Judge freezes assets of producer of fake Clint Eastwood film

AP News
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Posted: Jan 07, 2016 2:19 PM
Judge freezes assets of producer of fake Clint Eastwood film

HELENA, Mont. (AP) — A man who persuaded investors to give him more than $24,000 to produce a cowboy documentary he claimed would be narrated by Clint Eastwood was permanently barred Thursday from soliciting investments in Montana.

Matthew McClintock, who also goes by the name of Michael Willis, told investors that the film would be aired in the U.S. and abroad by PBS and Fox. Instead, the film was bogus and McClintock spent the money on himself and to make interest payments to other investors, an indication of a possible Ponzi scheme, Montana security officials said.

"There was a substantial amount going out for the personal use of Mr. McClintock," said Deputy Securities Commissioner Lynne Egan.

That included drinks, food, entertainment, living expenses and a $575 cowboy hat, according to officials.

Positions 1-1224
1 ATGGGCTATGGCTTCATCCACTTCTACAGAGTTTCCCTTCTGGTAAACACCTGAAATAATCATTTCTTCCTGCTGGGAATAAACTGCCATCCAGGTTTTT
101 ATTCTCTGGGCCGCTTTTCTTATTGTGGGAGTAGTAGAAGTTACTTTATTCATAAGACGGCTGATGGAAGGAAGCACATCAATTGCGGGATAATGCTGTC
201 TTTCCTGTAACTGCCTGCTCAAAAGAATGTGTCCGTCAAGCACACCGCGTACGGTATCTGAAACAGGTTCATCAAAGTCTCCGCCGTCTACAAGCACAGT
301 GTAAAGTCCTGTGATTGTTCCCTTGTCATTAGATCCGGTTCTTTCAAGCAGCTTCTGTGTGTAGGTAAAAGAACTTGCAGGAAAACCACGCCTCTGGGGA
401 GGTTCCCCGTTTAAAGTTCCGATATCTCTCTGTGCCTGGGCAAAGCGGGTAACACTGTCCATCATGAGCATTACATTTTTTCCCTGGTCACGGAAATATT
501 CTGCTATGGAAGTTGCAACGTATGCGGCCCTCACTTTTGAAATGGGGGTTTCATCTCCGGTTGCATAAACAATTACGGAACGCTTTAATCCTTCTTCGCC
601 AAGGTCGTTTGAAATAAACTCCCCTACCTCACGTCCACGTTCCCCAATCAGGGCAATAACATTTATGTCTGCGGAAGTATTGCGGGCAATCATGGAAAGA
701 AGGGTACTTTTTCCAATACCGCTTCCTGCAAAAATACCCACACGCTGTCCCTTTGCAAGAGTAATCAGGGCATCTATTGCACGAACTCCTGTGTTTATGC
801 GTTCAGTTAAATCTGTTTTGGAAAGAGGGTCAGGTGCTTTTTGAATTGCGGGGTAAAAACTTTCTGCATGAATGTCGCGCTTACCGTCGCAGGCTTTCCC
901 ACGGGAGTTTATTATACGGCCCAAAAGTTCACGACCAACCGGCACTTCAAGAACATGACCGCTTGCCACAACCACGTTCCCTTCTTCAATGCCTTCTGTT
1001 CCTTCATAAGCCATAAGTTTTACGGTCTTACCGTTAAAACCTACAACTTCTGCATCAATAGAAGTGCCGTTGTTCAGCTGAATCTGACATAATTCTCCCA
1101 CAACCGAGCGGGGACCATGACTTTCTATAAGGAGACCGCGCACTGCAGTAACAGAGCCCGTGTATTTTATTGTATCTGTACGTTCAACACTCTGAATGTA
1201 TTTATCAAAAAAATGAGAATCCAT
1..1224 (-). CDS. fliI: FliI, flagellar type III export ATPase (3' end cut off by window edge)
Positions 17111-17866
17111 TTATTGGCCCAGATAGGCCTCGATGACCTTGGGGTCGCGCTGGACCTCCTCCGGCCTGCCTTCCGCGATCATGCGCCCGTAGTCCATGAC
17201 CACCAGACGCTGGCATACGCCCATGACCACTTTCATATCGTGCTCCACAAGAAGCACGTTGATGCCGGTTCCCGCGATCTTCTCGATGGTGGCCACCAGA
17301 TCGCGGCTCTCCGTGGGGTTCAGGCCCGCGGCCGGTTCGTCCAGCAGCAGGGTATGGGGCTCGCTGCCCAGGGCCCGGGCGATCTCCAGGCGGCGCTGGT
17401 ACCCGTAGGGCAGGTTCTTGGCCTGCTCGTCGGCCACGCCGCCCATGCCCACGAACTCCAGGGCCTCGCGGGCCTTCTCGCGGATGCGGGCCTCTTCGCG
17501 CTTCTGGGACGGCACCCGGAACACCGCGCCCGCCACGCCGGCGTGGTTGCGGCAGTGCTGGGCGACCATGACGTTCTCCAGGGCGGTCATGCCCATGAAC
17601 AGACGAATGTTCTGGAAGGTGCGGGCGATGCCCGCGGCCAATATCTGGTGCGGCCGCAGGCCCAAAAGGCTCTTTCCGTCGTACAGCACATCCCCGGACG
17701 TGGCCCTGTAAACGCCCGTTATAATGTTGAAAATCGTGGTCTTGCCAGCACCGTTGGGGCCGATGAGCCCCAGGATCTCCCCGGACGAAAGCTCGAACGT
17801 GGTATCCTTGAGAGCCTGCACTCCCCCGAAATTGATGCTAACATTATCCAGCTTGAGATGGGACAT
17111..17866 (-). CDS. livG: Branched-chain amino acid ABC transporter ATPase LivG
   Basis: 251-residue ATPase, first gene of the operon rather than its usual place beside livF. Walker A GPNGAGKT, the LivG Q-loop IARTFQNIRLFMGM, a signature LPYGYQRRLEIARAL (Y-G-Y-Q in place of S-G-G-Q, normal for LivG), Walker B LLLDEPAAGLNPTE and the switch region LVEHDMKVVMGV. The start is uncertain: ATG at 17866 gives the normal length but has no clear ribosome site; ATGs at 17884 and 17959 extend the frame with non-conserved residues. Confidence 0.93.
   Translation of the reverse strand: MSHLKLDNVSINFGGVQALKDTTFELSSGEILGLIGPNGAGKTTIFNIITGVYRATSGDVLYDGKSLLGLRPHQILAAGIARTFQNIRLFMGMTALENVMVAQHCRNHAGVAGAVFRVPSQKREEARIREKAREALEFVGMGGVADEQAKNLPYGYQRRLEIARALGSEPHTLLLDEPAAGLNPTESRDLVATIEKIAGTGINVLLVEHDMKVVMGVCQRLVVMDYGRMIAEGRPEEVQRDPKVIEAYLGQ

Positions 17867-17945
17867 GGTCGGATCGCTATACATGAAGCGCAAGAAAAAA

District Judge Mike Menahan issued a permanent injunction that bars McClintock from selling securities in the state, and the judge froze McClintock's assets and bank accounts.

McClintock did not appear at Thursday's court hearing. Menahan said McClintock called earlier to say he had an undisclosed medical emergency.

A message left at the Poverello Center, a Missoula homeless shelter where Egan said McClintock was staying, was not immediately returned.

McClintock previously acknowledged that he had never spoken with Eastwood, but insisted that he intended to produce the documentary.

McClintock told investors in 2014 and 2015 the film would have a prominent University of Montana history professor as an adviser and a portion of the proceeds would go to the Western Montana Breast Cancer Fund.

The professor was not involved in the film, and the Western Montana Breast Cancer Fund does not exist.

McClintock faces criminal charges that include theft and fraud. He has denied the charges, and the case is pending.

McClintock is on probation after pleading guilty in 2010 in a money-raising scam in southwestern Montana. He was previously convicted of fraud and obtaining money by false pretenses in Oklahoma.